Comet ISON has been fading by several magnitudes in the past 12 hours and shows no signs of fresh activity as you can see in this pic (compare to yesterday's pic):
This does not bode well for the comet becoming a naked eye sight for the viewing public in the next few days. The comet is moving away from the Sun which will cause further dimming and if there is no new activity to pump up the material in the fading tail, it will be up to astrophotographers to try and image the comet.
I suspect that Comet ISON was severely disrupted/fragmented in its close passage to the Sun on Thursday and that the apparently temporary revival we saw as it emerged was a last gasp. I don't think Comet ISON has anything left to become brighter at this point.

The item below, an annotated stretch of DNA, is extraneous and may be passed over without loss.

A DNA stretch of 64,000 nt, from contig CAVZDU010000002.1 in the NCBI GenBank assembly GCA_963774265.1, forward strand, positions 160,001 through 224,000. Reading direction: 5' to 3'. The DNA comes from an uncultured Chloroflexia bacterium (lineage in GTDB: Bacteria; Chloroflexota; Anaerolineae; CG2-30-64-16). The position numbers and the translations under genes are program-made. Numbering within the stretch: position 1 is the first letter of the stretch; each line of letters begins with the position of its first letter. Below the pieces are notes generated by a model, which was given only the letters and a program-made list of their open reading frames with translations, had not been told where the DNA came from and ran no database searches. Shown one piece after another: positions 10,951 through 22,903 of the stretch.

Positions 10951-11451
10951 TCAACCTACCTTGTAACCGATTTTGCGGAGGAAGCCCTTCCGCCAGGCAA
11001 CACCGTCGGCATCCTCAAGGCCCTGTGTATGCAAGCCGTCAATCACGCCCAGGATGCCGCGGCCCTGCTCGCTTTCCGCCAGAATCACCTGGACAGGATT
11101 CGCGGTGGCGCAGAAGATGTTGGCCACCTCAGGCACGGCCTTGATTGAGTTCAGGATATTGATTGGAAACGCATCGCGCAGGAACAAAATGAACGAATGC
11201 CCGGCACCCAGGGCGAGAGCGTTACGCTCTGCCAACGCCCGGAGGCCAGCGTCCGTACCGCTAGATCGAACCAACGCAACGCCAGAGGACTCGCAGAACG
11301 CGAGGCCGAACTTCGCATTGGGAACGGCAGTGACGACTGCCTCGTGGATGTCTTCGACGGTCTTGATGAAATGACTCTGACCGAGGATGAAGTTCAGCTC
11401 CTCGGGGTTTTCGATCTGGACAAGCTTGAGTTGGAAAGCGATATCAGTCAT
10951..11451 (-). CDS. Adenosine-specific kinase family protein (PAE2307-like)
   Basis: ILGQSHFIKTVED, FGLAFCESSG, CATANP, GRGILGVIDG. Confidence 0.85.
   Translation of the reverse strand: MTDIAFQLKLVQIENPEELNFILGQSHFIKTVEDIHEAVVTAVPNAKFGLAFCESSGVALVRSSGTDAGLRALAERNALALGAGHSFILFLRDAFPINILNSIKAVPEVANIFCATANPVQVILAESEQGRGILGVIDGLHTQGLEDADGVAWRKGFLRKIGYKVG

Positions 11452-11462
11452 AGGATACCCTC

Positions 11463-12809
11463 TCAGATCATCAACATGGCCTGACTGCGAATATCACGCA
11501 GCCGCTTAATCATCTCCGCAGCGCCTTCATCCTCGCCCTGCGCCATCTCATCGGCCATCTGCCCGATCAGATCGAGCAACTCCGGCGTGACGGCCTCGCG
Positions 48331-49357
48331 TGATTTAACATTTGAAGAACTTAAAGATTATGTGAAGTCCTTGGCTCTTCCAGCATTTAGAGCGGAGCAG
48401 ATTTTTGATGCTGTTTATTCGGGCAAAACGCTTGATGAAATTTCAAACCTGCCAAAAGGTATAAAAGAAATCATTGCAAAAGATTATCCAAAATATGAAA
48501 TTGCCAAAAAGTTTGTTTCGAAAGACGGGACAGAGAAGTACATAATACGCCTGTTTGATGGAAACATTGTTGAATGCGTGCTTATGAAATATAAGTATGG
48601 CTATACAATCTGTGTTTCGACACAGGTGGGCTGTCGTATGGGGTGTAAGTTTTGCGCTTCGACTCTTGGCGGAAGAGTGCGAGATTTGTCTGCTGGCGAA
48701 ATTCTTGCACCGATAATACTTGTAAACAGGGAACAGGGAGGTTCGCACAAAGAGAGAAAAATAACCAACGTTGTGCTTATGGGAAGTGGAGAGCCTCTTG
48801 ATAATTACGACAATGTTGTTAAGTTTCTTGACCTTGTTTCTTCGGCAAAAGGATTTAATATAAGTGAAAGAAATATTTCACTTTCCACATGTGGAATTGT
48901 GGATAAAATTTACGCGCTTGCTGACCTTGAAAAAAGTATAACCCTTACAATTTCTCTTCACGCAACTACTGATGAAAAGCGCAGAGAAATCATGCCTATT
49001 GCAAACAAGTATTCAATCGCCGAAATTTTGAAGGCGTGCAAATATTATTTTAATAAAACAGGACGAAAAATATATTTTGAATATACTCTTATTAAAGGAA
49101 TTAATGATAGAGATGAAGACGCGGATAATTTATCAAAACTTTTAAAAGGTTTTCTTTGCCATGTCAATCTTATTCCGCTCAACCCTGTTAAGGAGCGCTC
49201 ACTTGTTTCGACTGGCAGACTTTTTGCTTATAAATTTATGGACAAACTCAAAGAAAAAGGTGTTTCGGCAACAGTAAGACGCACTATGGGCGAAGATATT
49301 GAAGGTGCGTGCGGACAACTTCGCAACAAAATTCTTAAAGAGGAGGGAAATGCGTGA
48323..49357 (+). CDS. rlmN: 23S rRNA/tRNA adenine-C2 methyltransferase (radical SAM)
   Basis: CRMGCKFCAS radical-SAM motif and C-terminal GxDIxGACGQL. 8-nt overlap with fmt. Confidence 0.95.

Please look at the movies and commentary at this link http://www.isoncampaign.org/karl/a-trail-of-questions as it is the best summary with GREAT movies of what has happened and what to expect.
Karl, in my view, has been the human heart, soul and interpreter of Comet ISON for the rest of us. He has shown the world and the Twitterverse the passion, truth and humanity of doing science in the public/social media arena. It has been an absolute pleasure to read Karl's blog - it should have a special place in the history of science as it shared cometary science in a very human way. Interspersed among the fantastic science involving Comet ISON was the human emotions Karl felt and shared with all of us. Very moving and telling - thank you Karl for all you shared with us.
If, and I think this is not going to happen, Comet ISON brightens to become visible to the unaided eye, I will post finder charts here.
I'll keep you posted.
Sky Guy in VA
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